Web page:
Tomahawk Jacques (played by Michael Jonsson): You will find a guy like this on every independent show. He is saddled with about a dozen different gimmicks, but he couldn’t get himself over with the fans if his life depended on it. Jacques goes out and pulls every trick out of his hat, but you can literally hear a pin drop as the fans fail to react to anything he does. You really begin to feel bad for the guy, until he finally comes out of his shell at the end of the movie.

Todd Powers (played by Ben Nelson): Todd Powers is a pure Christian, but also has a passion for wrestling. He is deeply conflicted about being apart of such an impure form of entertainment. I’m sure this is something many Christian wrestlers have to deal with in todays landscape. He was particularly confused after a disturbing match with ambiguously gay Robert Lafontaine involving a little bit of innocent dry-humping.

Lucky Lupichuk (played by Mike Willis): Lucky is the hardcore wannabe from every roster around the country. He cuts himself in every match, and bleeds all over the building. He’s oblivious to the damage he is doing to himself and represents the bloodthirsty sector of the pro-wrestling business. He never wins, but he is the most content member of the TCICWF roster. Here’s a funny clip from the movie to help demonstrate.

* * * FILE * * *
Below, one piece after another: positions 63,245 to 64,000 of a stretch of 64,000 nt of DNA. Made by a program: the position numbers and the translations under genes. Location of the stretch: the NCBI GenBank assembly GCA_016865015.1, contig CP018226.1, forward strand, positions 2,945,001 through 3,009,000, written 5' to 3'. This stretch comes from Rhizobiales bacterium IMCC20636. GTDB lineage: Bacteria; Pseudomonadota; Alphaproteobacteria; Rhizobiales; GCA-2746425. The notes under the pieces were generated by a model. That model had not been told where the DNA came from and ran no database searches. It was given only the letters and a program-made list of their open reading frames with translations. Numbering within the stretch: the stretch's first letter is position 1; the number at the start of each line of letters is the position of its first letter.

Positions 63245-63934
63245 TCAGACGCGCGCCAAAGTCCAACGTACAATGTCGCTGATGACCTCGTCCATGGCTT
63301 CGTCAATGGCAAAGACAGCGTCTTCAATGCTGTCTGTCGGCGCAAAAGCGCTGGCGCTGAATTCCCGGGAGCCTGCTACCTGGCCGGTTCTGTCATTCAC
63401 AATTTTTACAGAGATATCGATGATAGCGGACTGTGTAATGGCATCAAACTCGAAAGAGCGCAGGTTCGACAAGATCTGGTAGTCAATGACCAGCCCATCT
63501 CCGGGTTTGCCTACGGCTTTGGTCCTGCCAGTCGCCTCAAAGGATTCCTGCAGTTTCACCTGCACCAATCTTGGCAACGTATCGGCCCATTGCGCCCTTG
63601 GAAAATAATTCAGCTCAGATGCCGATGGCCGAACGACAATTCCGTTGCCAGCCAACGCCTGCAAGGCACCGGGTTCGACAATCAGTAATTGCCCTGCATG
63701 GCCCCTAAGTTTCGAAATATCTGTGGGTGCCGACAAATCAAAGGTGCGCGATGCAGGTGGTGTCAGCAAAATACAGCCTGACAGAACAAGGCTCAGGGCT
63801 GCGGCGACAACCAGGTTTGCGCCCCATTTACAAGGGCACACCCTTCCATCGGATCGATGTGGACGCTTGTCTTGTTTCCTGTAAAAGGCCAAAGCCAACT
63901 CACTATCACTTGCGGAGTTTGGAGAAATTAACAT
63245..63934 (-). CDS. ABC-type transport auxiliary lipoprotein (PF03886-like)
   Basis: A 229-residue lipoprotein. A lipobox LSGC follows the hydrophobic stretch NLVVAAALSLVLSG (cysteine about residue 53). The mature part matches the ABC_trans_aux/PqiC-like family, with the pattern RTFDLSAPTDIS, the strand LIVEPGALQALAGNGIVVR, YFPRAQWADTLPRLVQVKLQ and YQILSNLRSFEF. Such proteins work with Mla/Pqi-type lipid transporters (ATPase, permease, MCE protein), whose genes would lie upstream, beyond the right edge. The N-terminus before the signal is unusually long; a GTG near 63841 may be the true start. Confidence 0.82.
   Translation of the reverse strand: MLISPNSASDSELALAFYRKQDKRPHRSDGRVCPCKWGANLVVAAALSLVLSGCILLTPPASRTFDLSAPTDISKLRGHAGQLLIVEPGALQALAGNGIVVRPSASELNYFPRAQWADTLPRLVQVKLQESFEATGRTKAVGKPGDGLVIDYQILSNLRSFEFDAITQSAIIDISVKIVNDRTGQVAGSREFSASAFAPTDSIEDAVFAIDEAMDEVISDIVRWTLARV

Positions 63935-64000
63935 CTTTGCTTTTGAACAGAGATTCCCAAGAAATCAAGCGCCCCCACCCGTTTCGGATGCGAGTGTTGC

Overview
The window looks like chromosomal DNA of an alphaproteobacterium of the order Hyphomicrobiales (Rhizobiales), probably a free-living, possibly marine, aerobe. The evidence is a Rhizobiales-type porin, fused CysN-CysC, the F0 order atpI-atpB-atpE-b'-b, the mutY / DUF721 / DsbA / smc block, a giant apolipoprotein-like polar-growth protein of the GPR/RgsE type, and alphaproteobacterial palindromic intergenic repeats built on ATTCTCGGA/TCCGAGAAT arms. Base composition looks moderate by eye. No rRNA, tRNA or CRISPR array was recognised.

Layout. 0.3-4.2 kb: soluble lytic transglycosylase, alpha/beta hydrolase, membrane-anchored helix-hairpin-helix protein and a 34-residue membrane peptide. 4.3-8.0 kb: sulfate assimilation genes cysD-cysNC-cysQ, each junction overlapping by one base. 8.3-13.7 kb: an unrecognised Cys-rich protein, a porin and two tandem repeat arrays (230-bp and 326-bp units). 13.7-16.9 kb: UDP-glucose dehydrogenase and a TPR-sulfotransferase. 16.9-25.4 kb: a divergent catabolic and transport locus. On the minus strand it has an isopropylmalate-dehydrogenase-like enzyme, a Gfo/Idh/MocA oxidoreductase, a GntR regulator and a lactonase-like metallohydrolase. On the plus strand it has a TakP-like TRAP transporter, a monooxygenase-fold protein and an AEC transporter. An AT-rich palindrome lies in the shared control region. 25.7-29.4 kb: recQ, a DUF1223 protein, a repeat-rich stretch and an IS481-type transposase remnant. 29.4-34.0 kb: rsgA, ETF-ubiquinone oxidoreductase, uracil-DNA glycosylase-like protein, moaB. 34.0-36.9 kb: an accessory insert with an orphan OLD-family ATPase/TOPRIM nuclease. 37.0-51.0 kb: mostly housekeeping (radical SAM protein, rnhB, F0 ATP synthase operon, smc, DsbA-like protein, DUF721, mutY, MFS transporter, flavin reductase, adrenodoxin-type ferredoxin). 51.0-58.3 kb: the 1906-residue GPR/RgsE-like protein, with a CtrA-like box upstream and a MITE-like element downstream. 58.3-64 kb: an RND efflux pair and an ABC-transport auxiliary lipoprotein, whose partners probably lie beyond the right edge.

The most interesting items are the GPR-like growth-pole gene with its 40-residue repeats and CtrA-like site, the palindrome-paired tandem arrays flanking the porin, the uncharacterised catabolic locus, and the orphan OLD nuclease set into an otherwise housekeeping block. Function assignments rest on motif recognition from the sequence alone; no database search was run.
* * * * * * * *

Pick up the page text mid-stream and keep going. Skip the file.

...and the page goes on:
Cam Cunningham (played by Robert Parent): Poor little Cam Cunningham is a delirious trainee working on the ring crew dreaming of being equal to his hero, Rocket Randy Tyler. Despite his best intentions, he can never seem to do anything right. He repeatedly forgets to bring the ring bell to the events, and has to improvise with something he finds around the arena. He actually tried to impress his mentor by doing an unscripted run-in and got the crap beat out of his by both wrestlers. Some people just aren’t cut out for pro-wrestling, but they keep them around for the humor.

Jimmy Swagger (played by Michael Raven): He’s the geeky ring announcer with a cool name and is probably the biggest mark of them all. He marks out, especially at the idea of midgets coming to perform at the show. He is the only one to call out his broadcast partner when he says things that don’t make sense.

Marco Pain (played by Travis Watters): The heavily concussed hippie color commentator with an endless supply of whacky clichés. The twist here is that this self-proclaimed ladies’ man has more passion for the wrestling business than anybody else on the roster, and is quick to step forward with a passionate speech when the rocker room begins to crumble.

There are a few other minor characters but I will let you discover them for yourself. What a humorous look into the world of professional wrestling. We’re bombarded with constant negativity with premature deaths, steroid and drug abuse, and things of that nature. It’s time we start looking at the fun side of wrestling again. If you get a chance to check out KAYFABE, I encourage you to do so. If you want to learn more you can go to http://www.kayfabeentertainment.com

Kayfabe is to wrestling, what Spinal Tap is to music. Brilliant.

Don’t forget your gimmicks.